Cashflow statements can be depicted as being positive or negative. When they are positive it means that the business is taking in more cash than it’s expending. Whereas when it is negative the business is said to be spending more cash than it’s receiving due to various reasons.
This is an ideal situation to be in because having an excess of cash allows the company to reinvest in itself and its shareholders, settle debt payments and find new ways to grow the business.
Positive cashflow does not necessarily translate to profit, however. Your business can be profitable without being cashflow-positive, and you can have positive cashflow without actually making a profit.
Higher cash outflows than cash inflows during a specified period translates to negative cashflows.
But it doesn’t necessarily mean profit is lost.
Instead, negative cashflow may be caused by expenditure and income mismatch, which should be addressed as soon as possible.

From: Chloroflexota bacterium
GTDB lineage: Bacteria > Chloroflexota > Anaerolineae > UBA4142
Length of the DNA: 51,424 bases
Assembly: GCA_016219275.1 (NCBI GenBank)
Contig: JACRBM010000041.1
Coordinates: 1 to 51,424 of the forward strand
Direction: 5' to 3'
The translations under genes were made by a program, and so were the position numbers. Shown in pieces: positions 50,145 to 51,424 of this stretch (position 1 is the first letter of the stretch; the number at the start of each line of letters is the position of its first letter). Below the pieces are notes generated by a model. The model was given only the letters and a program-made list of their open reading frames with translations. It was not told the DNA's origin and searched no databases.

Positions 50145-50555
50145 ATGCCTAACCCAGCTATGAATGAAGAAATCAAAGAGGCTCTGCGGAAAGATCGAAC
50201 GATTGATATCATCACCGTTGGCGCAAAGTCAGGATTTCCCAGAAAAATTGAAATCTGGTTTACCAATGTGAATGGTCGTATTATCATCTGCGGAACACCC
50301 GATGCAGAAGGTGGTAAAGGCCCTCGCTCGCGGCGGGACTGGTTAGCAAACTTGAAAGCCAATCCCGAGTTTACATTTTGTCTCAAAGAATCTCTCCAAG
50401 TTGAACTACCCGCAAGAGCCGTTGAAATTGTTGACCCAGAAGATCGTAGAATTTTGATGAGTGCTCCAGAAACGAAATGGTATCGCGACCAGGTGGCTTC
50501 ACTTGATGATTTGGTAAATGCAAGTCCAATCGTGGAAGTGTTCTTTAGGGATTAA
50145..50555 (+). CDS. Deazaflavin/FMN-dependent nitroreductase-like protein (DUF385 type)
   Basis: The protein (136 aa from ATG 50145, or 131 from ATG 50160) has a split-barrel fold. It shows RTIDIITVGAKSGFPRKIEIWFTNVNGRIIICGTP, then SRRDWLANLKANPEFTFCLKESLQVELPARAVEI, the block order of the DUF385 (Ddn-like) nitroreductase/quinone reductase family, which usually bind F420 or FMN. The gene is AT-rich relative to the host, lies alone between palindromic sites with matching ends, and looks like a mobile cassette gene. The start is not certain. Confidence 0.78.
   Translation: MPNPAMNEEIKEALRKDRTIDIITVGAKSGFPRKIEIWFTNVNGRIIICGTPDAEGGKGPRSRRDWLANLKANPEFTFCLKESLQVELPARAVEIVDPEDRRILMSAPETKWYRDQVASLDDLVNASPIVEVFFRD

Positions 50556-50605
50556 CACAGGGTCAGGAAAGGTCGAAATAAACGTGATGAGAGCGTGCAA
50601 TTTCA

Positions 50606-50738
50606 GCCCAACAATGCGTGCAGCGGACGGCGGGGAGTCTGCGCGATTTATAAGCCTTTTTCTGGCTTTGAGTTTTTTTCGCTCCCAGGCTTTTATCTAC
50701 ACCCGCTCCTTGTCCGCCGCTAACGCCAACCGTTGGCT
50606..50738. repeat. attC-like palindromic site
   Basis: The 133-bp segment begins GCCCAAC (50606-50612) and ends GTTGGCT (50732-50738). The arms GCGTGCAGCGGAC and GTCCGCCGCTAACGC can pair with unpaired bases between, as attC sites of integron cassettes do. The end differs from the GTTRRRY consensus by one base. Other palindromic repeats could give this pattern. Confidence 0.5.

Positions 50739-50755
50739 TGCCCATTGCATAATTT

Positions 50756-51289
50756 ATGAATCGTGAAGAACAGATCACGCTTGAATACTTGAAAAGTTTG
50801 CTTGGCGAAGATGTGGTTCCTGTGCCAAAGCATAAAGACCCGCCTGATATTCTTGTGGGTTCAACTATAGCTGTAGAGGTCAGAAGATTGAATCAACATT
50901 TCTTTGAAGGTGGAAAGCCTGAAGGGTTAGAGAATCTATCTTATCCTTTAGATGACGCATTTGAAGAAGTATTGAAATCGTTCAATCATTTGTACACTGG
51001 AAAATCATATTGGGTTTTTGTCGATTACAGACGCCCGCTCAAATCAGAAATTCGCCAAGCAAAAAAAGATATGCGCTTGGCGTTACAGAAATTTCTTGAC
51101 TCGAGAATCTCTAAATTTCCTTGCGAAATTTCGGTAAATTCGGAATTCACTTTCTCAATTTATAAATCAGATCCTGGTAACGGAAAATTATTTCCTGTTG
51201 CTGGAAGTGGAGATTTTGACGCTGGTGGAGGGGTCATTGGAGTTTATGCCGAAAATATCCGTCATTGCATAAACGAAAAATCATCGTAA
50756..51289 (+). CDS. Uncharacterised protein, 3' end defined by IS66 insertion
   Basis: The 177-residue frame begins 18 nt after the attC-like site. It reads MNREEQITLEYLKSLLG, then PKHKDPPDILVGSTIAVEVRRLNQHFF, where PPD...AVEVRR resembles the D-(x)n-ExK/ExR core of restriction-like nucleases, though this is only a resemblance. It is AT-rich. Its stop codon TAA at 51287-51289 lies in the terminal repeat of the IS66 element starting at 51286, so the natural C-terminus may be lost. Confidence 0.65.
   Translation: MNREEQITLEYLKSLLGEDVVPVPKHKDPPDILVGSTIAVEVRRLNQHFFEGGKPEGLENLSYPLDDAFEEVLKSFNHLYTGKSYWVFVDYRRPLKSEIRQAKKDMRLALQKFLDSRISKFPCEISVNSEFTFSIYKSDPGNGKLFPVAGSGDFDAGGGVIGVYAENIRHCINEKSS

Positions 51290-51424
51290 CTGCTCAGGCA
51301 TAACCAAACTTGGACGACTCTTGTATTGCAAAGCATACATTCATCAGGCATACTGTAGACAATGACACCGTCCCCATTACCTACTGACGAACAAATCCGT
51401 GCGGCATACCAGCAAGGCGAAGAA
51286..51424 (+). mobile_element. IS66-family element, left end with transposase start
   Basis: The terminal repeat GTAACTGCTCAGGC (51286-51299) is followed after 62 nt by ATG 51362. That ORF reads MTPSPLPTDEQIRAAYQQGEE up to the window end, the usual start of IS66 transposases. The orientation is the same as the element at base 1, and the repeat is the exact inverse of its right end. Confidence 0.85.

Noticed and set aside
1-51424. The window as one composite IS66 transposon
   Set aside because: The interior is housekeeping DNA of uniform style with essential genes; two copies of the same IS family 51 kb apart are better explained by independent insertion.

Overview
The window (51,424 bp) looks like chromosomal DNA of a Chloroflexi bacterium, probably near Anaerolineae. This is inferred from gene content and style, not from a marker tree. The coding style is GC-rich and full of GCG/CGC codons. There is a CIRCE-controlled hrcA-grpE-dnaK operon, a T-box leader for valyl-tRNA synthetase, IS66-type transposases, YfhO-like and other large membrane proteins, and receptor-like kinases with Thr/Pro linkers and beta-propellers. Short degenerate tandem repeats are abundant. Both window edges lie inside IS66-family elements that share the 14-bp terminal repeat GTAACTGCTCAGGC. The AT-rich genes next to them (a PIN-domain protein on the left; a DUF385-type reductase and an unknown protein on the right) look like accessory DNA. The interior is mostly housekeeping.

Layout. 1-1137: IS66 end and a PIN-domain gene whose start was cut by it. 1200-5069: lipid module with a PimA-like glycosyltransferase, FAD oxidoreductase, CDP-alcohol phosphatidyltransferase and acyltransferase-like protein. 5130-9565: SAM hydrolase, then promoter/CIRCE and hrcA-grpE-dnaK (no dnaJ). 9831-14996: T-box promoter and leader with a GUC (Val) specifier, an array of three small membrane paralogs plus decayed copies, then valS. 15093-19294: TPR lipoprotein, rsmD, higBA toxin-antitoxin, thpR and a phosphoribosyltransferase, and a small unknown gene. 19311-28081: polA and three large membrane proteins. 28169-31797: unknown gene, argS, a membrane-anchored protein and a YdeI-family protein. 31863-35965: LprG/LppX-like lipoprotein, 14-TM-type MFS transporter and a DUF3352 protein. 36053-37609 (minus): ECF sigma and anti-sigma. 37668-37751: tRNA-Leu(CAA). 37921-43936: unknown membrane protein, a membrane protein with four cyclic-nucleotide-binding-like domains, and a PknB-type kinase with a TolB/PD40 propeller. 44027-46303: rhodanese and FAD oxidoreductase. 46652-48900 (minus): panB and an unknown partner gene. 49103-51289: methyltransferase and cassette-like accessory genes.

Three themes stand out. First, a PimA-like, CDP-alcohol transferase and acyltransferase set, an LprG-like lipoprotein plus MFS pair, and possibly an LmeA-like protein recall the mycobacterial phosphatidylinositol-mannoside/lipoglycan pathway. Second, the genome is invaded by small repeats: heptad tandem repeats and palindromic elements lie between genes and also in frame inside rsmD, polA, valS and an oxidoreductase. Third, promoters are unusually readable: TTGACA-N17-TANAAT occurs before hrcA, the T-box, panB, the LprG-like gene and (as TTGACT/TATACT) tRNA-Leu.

Negative cashflow may also be caused by a company’s decision to expand the business and reinvestment for future growth, so it’s important to analyse changes in cashflow from one period to another, which can indicate how a company is performing overall.
Entrepreneurs need to record their day-to-day transactions correctly no matter how small the business is. Correct recordings elevate a business when the time for loans and call for investments beckons. It doesn’t matter how big or small a business is.
Banks will still require good cashflows to be prepared. For big organisations their accountants may prepare the cashflows. For small organisations it is important to seek advice from professionals like this writer.
- Chitambira is the founder of Smartfiscal Consultants — a business advisory firm. He can be reached on email@example.com,